We all know that this Halloween will not look like other Halloweens from years past. And yet, the month of October waits for us all the same. It is about time we put the spirit of Halloween back into that abandoned department store that we call the year of 2020. So to celebrate, we at Full Circle Cinema put together a curated, month-long series called Screen Screams. This time, we will be covering all things zombies. For this review, we look at one of the most iconic zombie films of the 2010s: World War Z.
In my review of Day of the Dead, I claimed that “Romero said all that needed to be said about humanity and zombies”. While to an extent, I still agree with that sentiment, my colleagues at Full Circle have proven me wrong. Their articles have examined masterworks ranging from 28 Days Later to Zombieland. The majority of the films we’ve covered have displayed how the zombie genre can grow and evolve. Yet to me, the film that really proved there was more cinematic life left in the undead was World War Z.
Before its release in summer 2013, World War Z had all the makings of a disaster. The production went notoriously over budget and it had its entire third act rewritten by Drew Goddard and Damon Lindelof. Then there’s the problematic aspect of the film being PG-13. Somehow, someway, the stars aligned, and World War Z debuted to mammoth success, financially and critically. For some, though, few talk about it. And that’s a shame, because it’s the most successful attempt at showing how a zombie virus would ravage the globe.
Director Marc Forster brings the realism that marked projects like The Kite Runner. Forster and cinematographer Ben Seresin bring us a world not allegorical, but very much like our own. Circa 2013, at least. The film follows Gerry Lane (Brad Pitt), a former UN field agent who is enjoying his time off with his children in Philadephia. Pitt gifts Gerry with a remarkably lived-in quality; a man who has seen hell and now spends his time giving his family the love they deserve. However, he doesn’t have much time to do so, as while taking his children to school a zombie virus breaks out.
The first act of this film is adrenaline straight to your veins. Never before has the beginnings of a zombie virus felt so immediate. Although the zombie designs themselves are only above-average, they move in a herky-jerky, fast manner that is utterly fear-inspiring. Moreover, the zombies act not as one, but as a whole – literally flooding the streets and the surrounding buildings. Gerry and his family rush from location to location in a mad dash to get to an extraction helicopter. Each minute feels like an eternity, as the dire situation keeps multiplying and multiplying.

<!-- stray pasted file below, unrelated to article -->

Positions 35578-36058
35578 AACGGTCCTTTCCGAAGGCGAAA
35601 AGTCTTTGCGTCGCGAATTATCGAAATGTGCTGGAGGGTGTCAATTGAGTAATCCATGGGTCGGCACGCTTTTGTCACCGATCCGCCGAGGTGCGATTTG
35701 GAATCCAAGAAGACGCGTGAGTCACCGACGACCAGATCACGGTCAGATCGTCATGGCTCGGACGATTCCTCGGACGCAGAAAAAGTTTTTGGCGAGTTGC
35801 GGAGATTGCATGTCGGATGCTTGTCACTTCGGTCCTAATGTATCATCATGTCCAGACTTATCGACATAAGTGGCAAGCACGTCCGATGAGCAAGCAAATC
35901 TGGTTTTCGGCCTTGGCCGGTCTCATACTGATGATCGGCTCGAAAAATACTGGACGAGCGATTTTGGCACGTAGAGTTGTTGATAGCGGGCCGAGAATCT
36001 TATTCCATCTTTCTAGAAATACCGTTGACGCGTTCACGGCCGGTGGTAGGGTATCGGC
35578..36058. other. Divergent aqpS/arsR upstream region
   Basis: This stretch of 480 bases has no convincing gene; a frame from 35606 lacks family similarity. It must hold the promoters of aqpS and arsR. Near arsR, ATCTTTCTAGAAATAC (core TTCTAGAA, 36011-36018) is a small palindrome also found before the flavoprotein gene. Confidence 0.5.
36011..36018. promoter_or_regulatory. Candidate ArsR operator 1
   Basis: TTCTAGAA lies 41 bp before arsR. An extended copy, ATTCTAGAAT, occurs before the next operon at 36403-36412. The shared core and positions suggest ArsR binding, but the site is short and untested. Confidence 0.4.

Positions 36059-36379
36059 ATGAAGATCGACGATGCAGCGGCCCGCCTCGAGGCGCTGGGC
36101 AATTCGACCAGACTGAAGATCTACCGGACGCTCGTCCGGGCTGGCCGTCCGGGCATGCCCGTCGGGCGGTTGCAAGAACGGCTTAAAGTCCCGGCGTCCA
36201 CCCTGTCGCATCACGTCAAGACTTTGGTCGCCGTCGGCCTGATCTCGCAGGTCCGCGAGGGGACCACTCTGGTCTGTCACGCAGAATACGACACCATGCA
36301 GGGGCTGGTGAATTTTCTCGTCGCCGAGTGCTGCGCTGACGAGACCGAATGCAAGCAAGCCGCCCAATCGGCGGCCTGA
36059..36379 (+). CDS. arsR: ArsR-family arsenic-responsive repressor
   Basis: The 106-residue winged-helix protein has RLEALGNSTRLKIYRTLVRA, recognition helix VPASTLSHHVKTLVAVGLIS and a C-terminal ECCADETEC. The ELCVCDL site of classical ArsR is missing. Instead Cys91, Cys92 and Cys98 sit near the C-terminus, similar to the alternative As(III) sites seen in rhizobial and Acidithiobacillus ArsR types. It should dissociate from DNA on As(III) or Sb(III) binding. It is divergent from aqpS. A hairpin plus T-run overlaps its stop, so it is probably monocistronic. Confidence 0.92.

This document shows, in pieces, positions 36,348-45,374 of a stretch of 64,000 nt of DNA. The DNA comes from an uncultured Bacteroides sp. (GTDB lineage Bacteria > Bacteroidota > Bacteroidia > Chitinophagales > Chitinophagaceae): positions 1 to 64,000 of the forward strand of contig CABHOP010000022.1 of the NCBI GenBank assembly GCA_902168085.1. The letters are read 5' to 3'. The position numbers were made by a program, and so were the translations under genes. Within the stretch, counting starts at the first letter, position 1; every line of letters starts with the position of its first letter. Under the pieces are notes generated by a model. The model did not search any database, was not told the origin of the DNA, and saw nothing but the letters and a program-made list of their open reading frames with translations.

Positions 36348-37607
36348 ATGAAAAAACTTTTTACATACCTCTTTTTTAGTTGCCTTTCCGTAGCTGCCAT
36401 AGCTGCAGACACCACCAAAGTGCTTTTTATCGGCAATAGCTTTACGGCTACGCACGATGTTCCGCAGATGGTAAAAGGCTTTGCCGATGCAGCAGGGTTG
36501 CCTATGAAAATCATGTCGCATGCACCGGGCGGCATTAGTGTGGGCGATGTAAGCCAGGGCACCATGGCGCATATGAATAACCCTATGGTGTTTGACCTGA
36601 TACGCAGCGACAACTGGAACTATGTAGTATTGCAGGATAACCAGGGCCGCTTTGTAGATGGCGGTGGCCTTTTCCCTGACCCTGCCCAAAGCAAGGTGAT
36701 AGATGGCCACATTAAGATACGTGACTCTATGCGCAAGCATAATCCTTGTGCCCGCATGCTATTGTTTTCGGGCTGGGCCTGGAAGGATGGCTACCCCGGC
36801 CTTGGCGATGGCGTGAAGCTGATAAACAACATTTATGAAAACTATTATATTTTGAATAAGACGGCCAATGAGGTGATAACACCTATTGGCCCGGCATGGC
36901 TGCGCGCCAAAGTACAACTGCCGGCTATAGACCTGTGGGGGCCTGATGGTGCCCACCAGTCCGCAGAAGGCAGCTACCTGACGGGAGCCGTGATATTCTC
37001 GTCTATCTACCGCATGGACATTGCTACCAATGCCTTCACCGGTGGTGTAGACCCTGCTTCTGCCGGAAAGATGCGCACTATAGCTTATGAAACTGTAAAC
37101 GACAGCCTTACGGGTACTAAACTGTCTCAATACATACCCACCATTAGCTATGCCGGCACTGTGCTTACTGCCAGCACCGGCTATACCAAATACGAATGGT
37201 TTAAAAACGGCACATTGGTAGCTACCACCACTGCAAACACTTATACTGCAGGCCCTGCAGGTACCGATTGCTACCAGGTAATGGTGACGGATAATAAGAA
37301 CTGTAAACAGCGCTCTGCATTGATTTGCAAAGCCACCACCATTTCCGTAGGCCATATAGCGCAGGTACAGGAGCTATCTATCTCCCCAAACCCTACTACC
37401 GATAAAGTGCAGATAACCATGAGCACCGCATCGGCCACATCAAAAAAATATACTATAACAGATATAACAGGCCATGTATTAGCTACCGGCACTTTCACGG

It’s the nightmare scenario for anybody who fears the living dead. That same fear gets heightened as Gerry reconvenes with an old UN buddy who tells him he has to come back into the fold to help figure out a way to halt the spread of the epidemic. The second act, by that trade, takes a marked global shift. Now, Gerry has to travel across the world, exploring different locales to figure out how to beat this thing.
World War Z gets major points for creativity here. Gerry first visits a military base in South Korea, where he discovers the zombie hunt by sound. In something ripped straight out of A Quiet Place (before A Quiet Place even released), he has to try and silently make his way from one of the bases to the other. It is fist-clenchingly wrought with tension. Another sequence, later, when zombies overrun the fortified city of Jerusalem, takes on an audacious blockbuster scale. Hordes overwhelm everything in sight, and it’s hard to sit back and just say “wow” at the magnitude of what’s happening.
It must be said that a common criticism of the second act is the perceived support of the military institutions involved. In this day-and-age, that’s a valid concern, but Forster holds back any kind of endorsement. As a character, Gerry is here to try and learn what he can from all corners of the world; an objective observer who will do what he can to save the lives of not only his families, but families everywhere.
Nowhere is this more apparent than in the completely rewritten third act. World War Z pops the brakes hard, and it forces Gerry into a more intimate locale than we’ve seen previously. I wouldn’t dare spoil much of what happens next, but Gerry takes all he’s learned and finds a solution that would be a deus-ex-machina if weren’t so cleverly built up throughout the film.
In its singular moments, World War Z is a damn fine film. As a whole, it plays more like a prestige picture than your average B-grade zombie movie. It’s a triumph of blockbuster filmmaking, telling an intimate story about how one man goes through hell and learns all he can from the world to save human life as we know it. It’s bombastic, and it earns every single moment. World War Z is bonafide proof of the kinds of stories we can still mine out of those shambling creatures. – James Preston Poole
World War Z is now available on home video and digital HD.